Summary from the publisher: While investigating a mysterious double homicide in an isolated northern Wisconsin town, FBI Special Agent Patrick Bowers uncovers a high-tech conspiracy that ties together long-buried Cold War secrets with present-day tensions in the Middle East.
If you've been reading my reviews for any length of time, then you know what a huge fan I am of books by Steven James. I consider him to be one of my favorite authors of all time and probably the best male author that I have ever read. Every time I get word that the newest title of the book has been announced, I (and my mom!) cannot wait until we get the book and then it's devoured within a day of receiving it.
This book is a roller coaster ride from the beginning. One doesn't expect much excitement in Wisconsin but a double homicide, serial killers and terrorists change all that up. I really don't want to spoil the plot but the book is extremely fast paced and very tense. James is very good at keeping the reader wanting to flip to the end but putting enough detail to make the reader stay on the page they are at. I found myself several times experiencing what the characters went through (ie. one scene left me very cold). There's a lot of conflict in this book, with other people and within one's own self.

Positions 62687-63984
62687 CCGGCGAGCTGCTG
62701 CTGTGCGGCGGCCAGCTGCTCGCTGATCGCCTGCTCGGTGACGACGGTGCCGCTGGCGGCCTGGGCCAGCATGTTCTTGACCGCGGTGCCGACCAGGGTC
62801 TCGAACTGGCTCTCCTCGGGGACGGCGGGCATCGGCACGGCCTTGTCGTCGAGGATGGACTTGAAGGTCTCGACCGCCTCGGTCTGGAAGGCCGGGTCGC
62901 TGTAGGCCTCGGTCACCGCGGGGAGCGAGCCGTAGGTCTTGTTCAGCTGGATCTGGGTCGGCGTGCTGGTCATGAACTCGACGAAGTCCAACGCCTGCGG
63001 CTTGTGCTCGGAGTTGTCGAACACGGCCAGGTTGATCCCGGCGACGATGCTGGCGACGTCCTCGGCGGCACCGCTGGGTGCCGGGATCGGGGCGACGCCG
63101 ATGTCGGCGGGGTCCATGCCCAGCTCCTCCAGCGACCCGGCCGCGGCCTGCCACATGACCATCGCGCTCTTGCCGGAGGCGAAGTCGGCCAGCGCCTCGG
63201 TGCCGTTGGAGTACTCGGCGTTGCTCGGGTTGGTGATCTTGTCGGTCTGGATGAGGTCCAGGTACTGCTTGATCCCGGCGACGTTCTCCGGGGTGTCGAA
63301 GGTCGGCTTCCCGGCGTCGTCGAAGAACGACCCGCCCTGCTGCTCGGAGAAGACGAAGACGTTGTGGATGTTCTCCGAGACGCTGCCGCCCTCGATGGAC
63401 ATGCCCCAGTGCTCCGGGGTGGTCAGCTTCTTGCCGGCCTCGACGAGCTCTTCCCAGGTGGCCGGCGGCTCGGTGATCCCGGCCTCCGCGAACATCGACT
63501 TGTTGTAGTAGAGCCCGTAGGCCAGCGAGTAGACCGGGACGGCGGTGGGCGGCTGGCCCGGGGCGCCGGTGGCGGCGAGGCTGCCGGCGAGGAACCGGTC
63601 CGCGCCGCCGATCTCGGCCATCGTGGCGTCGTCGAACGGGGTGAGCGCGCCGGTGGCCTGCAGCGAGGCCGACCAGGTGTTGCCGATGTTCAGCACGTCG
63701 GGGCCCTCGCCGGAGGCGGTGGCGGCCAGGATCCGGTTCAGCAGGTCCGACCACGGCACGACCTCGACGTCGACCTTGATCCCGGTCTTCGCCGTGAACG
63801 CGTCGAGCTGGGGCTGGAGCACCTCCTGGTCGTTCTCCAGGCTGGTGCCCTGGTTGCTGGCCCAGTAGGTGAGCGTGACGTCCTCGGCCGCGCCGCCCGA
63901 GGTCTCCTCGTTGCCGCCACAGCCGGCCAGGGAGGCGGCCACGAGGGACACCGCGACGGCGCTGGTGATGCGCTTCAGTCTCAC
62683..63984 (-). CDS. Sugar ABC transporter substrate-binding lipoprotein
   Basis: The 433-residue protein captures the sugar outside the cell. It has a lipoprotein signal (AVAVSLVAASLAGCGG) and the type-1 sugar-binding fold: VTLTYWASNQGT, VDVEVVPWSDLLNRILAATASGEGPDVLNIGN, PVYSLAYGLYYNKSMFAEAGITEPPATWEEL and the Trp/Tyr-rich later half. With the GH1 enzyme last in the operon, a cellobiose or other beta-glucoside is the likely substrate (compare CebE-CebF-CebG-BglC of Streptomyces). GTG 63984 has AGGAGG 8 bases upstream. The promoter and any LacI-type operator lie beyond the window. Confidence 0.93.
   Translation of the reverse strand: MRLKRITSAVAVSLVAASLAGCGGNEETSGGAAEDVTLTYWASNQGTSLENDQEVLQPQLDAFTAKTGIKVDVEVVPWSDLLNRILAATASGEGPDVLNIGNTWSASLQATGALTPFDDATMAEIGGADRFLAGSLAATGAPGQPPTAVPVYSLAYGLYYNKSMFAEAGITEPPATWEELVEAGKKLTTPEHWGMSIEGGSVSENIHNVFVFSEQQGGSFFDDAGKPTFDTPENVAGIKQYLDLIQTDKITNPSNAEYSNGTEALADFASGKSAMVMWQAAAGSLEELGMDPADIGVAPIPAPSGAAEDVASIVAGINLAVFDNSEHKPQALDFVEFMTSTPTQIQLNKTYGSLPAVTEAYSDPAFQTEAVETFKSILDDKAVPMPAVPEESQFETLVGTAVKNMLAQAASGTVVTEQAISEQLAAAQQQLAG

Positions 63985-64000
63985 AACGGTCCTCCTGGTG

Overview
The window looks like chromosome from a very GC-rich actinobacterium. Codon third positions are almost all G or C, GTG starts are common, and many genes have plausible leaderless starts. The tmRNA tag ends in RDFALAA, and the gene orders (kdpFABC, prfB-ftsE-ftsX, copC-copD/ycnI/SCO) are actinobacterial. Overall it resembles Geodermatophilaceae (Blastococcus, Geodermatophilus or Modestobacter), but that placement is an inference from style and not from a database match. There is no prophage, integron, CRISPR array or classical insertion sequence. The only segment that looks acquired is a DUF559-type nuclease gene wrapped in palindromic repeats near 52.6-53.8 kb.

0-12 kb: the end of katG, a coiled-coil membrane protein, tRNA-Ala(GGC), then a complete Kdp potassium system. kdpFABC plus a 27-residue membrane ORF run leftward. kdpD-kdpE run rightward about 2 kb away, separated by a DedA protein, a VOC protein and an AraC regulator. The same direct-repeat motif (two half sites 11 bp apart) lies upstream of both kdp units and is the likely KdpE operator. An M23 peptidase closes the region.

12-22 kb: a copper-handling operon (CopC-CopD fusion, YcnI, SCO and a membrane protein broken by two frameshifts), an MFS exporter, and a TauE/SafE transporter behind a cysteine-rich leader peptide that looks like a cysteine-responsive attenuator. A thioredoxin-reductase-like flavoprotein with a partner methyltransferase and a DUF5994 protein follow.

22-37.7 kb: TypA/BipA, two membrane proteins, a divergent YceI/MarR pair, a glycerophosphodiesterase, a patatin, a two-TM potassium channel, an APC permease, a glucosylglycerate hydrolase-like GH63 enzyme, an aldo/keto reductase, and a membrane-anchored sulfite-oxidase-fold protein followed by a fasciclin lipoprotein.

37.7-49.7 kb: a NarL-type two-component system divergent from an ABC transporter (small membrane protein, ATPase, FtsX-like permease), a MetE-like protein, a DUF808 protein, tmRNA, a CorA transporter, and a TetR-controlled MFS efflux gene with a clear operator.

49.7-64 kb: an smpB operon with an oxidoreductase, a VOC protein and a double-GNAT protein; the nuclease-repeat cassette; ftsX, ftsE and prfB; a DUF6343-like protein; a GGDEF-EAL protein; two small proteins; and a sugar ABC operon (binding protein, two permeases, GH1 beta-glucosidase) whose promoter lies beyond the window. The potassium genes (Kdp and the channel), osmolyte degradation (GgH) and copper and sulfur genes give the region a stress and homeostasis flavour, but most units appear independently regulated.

More of Patrick's past comes into this story as we meet his brother and his brother's wife where there is tension due to things from the past. One things I do like about James's writing, as opposed to a lot of other males, is that romance is only used to further a plot point or add character development and not thrown in to appeal to female readers.
One thing that really got me about this story was Tess's struggle with the idea of forgiveness. She could not forgive herself for the things she had done in her past therefore she couldn't grasp the idea of someone (or God) forgiving her for it. She asks a lot of really good questions that many people, even those that consider themselves to be strong Christians, would have trouble being able to answer. It's realistic and gives a lot to think about.
This book wasn't nearly as graphic as the other books in the series have been. Gore and violence is pretty minimal. This isn't a bother to me at all (except when I'm reading and eating at the same time) but I know it is to other readers. I'm hoping that the lack of it in this book was just because of how the plot went and not because of readers' complaints. While I suppose that this book could be read as a stand alone, I really suggest reading all the books in the series to fully understand Patrick and his quest for justice.
I don't consider books by James to be a Christian fiction alternative to other general market thriller/suspense writers out there. I consider him to be on the same level as the top writers in that genre period. James's masters degree is in storytelling and it shows in his books. I've said it before and I've said it again: if you haven't read any of the books in this series, what are you waiting for?! HIGHLY recommended.
The Queen by Steven James is published by Revell (2011)
This review copy was provided by the publisher